Tag Archives: WBEC

Time for a New Adventure

Dick Taylor WBECI just recently moved to Virginia from Kentucky.

I moved to Kentucky from New Jersey 7-years ago to pursue a bucket list career goal of mine, to teach at a college or university radio broadcasting. That opportunity came for me at Western Kentucky University (WKU) in Bowling Green, Kentucky.

I knew absolutely no one when I interviewed for the broadcast professor opening, but the person I would be hired to replace – retiring broadcast professor Bart White – would become a good friend over my tenure at WKU.

Long Ago & Far Away

When one moves, it means going through all of your stuff to decide what gets packed up and moved again and what gets donated or tossed into the dump.

One of the little pieces of memorabilia that I came across was a newspaper article on my being promoted to the position of Program Manager for WBEC Radio in Pittsfield, Massachusetts. That occurred on August 8, 1975. (Picture of me on-the-air at WBEC above from the 1970s)

I had just graduated from the Masters Degree program with a perfect 4.0 grade point average from the State University of New York at Albany with a degree in Educational Communications and teaching certifications, but I found myself in a field that tight school budgets were eliminating from their programs. Going back to the “three R’s” they would say, Reading, wRiting and aRithmetic, instead of employing modern teaching technologies in the classroom.

One of the radio stations I had worked at while going to college was WBEC and being offered this position was a dream come true. It was the very position I had always wanted.

A Lot of Career Success is Luck

WBEC was a station that was very programming oriented. During my tenure as the Program Manager, and later promoted to Operations Manager over both the AM and FM properties, I went to a lot of programming conferences and competed in both air personality as well as program director competitions. I was lucky to be in the position I was in at the station I was employed by.

But as time went along, I found myself more captivated by what happened off-the-air versus being an air personality, the position that attracted me to radio since I was old enough to remember.

I decided I wanted to be a general manager.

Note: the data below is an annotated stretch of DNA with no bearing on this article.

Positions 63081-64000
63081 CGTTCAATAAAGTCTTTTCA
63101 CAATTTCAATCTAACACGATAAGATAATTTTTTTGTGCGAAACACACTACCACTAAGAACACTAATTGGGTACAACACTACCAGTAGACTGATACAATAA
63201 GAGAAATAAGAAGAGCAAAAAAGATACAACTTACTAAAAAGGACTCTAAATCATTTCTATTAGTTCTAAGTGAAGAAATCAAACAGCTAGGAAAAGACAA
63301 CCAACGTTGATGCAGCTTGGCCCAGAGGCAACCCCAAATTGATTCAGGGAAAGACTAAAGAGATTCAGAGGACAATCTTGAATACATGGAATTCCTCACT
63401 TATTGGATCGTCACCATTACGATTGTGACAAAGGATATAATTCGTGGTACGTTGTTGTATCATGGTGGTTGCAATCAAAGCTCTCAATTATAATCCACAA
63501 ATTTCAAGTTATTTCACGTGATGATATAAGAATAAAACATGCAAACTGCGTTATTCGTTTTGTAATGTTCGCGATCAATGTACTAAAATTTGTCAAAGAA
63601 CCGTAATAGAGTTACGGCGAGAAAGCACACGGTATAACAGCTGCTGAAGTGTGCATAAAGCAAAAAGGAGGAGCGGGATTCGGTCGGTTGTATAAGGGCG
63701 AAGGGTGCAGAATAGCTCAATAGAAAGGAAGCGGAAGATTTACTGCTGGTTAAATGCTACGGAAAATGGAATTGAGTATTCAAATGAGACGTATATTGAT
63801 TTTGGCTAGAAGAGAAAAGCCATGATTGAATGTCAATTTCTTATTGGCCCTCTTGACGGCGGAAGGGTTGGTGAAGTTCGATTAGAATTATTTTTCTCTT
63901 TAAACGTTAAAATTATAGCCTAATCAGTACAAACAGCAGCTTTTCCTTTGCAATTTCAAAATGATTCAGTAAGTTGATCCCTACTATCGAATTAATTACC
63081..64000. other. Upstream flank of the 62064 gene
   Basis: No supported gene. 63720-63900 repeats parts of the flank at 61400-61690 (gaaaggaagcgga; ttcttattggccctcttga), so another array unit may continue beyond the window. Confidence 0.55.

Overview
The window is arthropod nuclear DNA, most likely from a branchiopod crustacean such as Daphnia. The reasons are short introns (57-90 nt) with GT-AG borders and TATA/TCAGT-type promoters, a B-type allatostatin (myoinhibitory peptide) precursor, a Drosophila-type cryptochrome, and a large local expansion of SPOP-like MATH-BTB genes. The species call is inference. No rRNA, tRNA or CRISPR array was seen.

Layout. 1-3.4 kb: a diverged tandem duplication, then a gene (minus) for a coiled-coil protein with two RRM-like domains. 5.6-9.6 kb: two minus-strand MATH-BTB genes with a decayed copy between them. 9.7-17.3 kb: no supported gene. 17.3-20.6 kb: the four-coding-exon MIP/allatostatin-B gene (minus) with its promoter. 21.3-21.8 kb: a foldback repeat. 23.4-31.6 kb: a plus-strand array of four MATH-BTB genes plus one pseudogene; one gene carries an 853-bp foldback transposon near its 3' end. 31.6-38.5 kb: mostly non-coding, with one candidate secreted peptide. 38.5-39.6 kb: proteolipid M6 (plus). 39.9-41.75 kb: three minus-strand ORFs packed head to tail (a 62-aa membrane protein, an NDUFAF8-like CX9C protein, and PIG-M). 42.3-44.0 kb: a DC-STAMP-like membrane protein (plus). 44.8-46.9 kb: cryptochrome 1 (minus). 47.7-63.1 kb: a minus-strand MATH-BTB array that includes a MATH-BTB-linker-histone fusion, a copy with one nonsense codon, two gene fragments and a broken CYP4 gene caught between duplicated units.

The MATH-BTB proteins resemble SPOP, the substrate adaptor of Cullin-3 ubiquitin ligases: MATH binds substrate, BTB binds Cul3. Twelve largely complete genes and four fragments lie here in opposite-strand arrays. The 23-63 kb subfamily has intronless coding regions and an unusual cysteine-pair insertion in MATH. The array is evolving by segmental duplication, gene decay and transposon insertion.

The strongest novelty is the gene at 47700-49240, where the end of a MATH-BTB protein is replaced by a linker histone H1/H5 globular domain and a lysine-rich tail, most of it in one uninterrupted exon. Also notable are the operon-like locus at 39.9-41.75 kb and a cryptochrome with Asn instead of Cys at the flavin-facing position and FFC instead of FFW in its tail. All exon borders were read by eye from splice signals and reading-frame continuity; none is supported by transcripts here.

General managers didn’t come out of programming at that time but instead they came out of radio sales. So, I decided my next job would be in radio sales.

When I got a call from a general manager I knew that they wanted to hire me for a programming position, I said I wasn’t interested. I wanted my next move to be in sales. He said, “let me get back to you on that.”

Two weeks later, he said “Let’s get together, because I have a radio sales job for you.”

Moving to his stations and the company that owned them was lucky again, as this was a very sales focused organization and I would be exposed to monthly IBIB (International Broadcasters Idea Bank) reports, lots of sales training by any sales consultant to get within 200 miles of New England and annual trips to the Managing Sales Conference run by the Radio Advertising Bureau (RAB).

AR to MM

I quickly rose through the ranks from account representative to sales manager to director of sales to station manager to general manager.

General managers were renamed market managers as the age of consolidation took over after the passage of the Telcom Act of 1996.  That’s when a single company went from being able to own only 12 AM radio stations, 12 FM radio stations and 12 TV stations in the entire USA. The Telcom Act of ’96 would unleash a buying spree funded by Wall Street that would see the largest operator owning over a thousand radio stations.

Radio Ink Best Managers

In 2009, Radio Ink named me one of the best radio managers in America. I was very proud of that honor, but I had been thinking about a change for some time and I was ready for a fresh adventure.

After all, I had invested early in my life, earning the qualifications to teach and I wanted to pay-it-forward to the next generation of broadcasters by teaching at a college or university.

I was lucky once again to see an ad in Radio Ink by WKU looking for a broadcast professor to teach at the School of Journalism & Broadcasting courses in sales, management, media process & effects, radio performance and the history of broadcasting in America.

7-Years a Professor

In May of 2017, I completed my seventh year of teaching at the university. The students I’ve mentored over that time have become extended members of my family. I went to every graduation ceremony – they’re held twice a year – because I was invested in each and every one of them.

Bowling Green, Kentucky is a lovely place. But it is far from my friends and family back on the East Coast.

New Adventure Time

In the book “The Adventure of Living,” Paul Tournier writes: “Many people are never able to come to terms with the death to which every adventure is inevitably subject…The Law of Adventure is that it dies as it achieves its object.”